13. The method of claim 11 further comprising determining polarity values that correspond to the polarities of said current sinusoidal values, said determining being executed as part of said interrupt service routine of said microcontroller.
14. The method of claim 13 further comprising outputting said polarity values to said power circuitry, said outputting said polarity values being executed as part of said non-interrupt routine of said microcontroller.
15. The method of claim 14 wherein said providing said power signals includes receiving said polarity values and said sinusoidal values at power converters of said power circuitry to generate said power signals using said polarity and sinusoidal values.
16. The method of claim 15 wherein said providing said power signals further comprises receiving said sinusoidal values as digital signals at digital-to-analog converters of said power circuitry and outputting analog signals of said sinusoidal values from said digital-to-analog converters to said power converters.
17. The method of claim 11 further comprising determining polarity values that correspond to the polarities of said current sinusoidal values, said determining being executed as part of said non-interrupt routine of said microcontroller.
18. The method of claim 11 further comprising retrieving said current sinusoidal values from said at least one array of sinusoidal values, said retrieving being executed as part of said non-interrupt routine of said microcontroller.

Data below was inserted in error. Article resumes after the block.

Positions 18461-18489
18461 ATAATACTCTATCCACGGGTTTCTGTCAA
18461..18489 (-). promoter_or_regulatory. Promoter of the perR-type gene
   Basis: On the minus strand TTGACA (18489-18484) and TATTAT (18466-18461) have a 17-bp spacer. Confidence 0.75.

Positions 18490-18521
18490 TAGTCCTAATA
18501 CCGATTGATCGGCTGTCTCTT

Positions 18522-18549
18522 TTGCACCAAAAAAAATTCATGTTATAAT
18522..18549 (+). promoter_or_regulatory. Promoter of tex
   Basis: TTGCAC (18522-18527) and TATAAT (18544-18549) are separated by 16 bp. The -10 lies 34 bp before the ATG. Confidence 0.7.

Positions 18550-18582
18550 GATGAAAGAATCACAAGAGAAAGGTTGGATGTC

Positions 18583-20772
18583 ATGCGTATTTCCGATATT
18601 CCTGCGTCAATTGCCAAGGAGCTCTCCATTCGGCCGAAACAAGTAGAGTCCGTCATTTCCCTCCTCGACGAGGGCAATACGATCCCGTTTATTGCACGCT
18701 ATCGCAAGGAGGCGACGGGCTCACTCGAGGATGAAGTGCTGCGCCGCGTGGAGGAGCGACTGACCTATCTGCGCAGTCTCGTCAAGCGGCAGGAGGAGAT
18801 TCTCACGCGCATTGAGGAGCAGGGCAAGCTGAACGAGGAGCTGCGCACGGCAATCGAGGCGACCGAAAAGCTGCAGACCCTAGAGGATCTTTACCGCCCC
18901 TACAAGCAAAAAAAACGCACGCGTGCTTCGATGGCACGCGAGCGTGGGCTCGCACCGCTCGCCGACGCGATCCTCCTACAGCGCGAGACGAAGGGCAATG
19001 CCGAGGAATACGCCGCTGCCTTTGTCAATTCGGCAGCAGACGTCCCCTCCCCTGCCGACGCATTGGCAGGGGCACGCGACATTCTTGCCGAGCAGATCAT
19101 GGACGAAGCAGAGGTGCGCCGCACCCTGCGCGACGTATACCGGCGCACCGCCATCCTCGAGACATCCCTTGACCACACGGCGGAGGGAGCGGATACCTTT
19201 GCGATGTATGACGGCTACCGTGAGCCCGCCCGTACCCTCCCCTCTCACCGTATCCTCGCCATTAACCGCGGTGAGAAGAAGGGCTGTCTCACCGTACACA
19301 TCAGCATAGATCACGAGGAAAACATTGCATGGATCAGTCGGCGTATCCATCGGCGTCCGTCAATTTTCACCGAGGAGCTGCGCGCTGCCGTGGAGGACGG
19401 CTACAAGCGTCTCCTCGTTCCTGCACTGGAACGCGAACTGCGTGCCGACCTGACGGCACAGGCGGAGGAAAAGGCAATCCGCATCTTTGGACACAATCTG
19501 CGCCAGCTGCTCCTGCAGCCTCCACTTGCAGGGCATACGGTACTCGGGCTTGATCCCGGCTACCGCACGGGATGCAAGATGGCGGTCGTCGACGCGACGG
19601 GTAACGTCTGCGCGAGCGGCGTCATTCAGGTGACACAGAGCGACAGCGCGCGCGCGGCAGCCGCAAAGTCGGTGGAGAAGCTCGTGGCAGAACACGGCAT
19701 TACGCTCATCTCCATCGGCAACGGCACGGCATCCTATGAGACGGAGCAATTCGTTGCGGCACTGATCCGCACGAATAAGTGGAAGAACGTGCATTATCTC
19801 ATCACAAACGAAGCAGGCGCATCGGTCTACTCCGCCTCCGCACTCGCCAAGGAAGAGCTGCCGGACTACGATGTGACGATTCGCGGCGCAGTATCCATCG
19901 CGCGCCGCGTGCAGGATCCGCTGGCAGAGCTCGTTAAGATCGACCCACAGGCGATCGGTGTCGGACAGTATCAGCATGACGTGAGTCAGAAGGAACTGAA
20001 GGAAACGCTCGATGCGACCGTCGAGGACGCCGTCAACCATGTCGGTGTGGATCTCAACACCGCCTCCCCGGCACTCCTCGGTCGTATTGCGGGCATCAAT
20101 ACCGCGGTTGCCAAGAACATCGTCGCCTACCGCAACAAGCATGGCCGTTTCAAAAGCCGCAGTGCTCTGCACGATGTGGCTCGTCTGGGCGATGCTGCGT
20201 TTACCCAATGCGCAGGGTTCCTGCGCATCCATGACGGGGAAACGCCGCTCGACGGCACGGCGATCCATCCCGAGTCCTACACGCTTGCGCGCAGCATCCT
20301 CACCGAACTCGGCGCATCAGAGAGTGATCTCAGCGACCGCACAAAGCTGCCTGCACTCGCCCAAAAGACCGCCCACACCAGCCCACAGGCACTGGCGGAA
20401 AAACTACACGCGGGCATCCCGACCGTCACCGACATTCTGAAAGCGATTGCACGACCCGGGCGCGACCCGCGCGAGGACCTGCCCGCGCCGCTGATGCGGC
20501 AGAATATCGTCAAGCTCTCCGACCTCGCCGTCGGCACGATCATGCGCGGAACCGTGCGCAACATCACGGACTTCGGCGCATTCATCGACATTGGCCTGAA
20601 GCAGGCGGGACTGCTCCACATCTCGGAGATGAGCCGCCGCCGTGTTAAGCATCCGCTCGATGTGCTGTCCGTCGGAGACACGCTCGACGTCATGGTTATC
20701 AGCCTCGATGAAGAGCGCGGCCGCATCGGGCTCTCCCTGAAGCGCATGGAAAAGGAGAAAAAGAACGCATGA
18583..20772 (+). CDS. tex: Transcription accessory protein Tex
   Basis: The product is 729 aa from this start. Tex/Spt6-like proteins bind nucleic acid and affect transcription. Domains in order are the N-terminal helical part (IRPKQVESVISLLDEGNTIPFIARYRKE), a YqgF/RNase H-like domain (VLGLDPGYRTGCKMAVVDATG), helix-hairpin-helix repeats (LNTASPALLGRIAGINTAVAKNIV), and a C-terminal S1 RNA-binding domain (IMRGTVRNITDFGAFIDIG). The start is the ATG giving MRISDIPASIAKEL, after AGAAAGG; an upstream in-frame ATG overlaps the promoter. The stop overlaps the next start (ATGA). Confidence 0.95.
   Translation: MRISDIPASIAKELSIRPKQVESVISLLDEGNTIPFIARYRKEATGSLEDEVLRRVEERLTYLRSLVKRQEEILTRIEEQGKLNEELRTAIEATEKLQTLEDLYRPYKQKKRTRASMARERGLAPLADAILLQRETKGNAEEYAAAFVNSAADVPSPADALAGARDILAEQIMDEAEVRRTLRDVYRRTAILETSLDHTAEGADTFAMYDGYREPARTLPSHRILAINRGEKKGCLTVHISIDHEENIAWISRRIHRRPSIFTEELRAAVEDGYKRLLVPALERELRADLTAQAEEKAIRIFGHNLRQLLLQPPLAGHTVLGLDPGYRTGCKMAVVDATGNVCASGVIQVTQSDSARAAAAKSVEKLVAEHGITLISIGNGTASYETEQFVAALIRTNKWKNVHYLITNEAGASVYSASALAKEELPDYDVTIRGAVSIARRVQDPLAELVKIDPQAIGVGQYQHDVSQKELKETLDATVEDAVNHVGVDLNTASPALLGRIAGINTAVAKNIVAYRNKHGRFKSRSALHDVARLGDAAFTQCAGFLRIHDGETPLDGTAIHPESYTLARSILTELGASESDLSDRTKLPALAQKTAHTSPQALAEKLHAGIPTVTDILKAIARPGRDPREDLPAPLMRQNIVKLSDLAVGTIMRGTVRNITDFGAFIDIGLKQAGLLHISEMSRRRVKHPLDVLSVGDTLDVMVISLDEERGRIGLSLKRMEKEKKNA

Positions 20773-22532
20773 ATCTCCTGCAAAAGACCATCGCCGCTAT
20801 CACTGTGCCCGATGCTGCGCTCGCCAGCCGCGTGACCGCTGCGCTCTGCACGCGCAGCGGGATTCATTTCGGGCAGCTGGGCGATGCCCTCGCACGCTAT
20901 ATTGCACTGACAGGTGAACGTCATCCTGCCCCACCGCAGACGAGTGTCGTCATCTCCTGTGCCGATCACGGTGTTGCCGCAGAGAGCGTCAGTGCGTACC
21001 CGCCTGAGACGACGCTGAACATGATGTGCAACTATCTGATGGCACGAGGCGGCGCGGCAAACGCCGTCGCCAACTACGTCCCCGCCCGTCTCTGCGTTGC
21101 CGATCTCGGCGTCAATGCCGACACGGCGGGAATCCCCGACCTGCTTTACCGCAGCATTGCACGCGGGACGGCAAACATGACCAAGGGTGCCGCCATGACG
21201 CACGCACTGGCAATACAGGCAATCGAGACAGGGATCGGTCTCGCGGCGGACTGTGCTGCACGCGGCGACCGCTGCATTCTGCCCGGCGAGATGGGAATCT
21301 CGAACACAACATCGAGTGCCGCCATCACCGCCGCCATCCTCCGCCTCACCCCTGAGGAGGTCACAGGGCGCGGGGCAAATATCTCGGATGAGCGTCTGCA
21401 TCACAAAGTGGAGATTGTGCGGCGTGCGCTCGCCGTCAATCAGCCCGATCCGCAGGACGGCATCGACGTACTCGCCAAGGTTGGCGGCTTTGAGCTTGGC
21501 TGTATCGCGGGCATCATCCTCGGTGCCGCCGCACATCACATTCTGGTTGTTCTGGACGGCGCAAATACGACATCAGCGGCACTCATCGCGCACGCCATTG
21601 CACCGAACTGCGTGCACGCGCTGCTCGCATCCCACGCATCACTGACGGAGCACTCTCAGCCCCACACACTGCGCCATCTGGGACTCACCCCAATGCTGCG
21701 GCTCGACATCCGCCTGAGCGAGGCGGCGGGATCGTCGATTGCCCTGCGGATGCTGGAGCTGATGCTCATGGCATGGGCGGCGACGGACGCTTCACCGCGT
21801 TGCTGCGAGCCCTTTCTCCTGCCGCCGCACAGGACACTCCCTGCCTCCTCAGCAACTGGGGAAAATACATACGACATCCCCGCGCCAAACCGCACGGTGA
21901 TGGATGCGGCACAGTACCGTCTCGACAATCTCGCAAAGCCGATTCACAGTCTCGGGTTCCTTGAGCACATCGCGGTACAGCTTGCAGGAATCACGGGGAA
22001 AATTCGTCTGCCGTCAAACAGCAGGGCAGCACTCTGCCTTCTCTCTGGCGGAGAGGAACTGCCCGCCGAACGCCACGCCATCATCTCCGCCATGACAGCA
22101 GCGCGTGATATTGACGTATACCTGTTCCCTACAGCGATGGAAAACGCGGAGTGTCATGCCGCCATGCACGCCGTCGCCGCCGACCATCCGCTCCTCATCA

19. The method of claim 18 wherein said retrieving includes retrieving said current sinusoidal values from a first array of sinusoidal values and a second array of sinusoidal values, said sinusoidal values of said second array being out of phase with respect to said sinusoidal values of said first array.
20. The method of claim 19 wherein said sinusoidal values of said second array are out of phase with respect to said sinusoidal values of said first array by ninety degrees, sixty degrees or thirty-six degrees.
Description
BACKGROUND OF THE INVENTION

Stepper motor devices use motor drivers to provide power signals to the connected stepper motors in response to control signals, e.g., pulse and direction signals, from external controllers. Using a stepper motor driver without microstepping control, a typical stepper motor device will experience resonance and rough motion at low speeds. However, using a stepper motor driver with microstepping control, the resonance and rough motion problems at low speeds can be greatly reduced.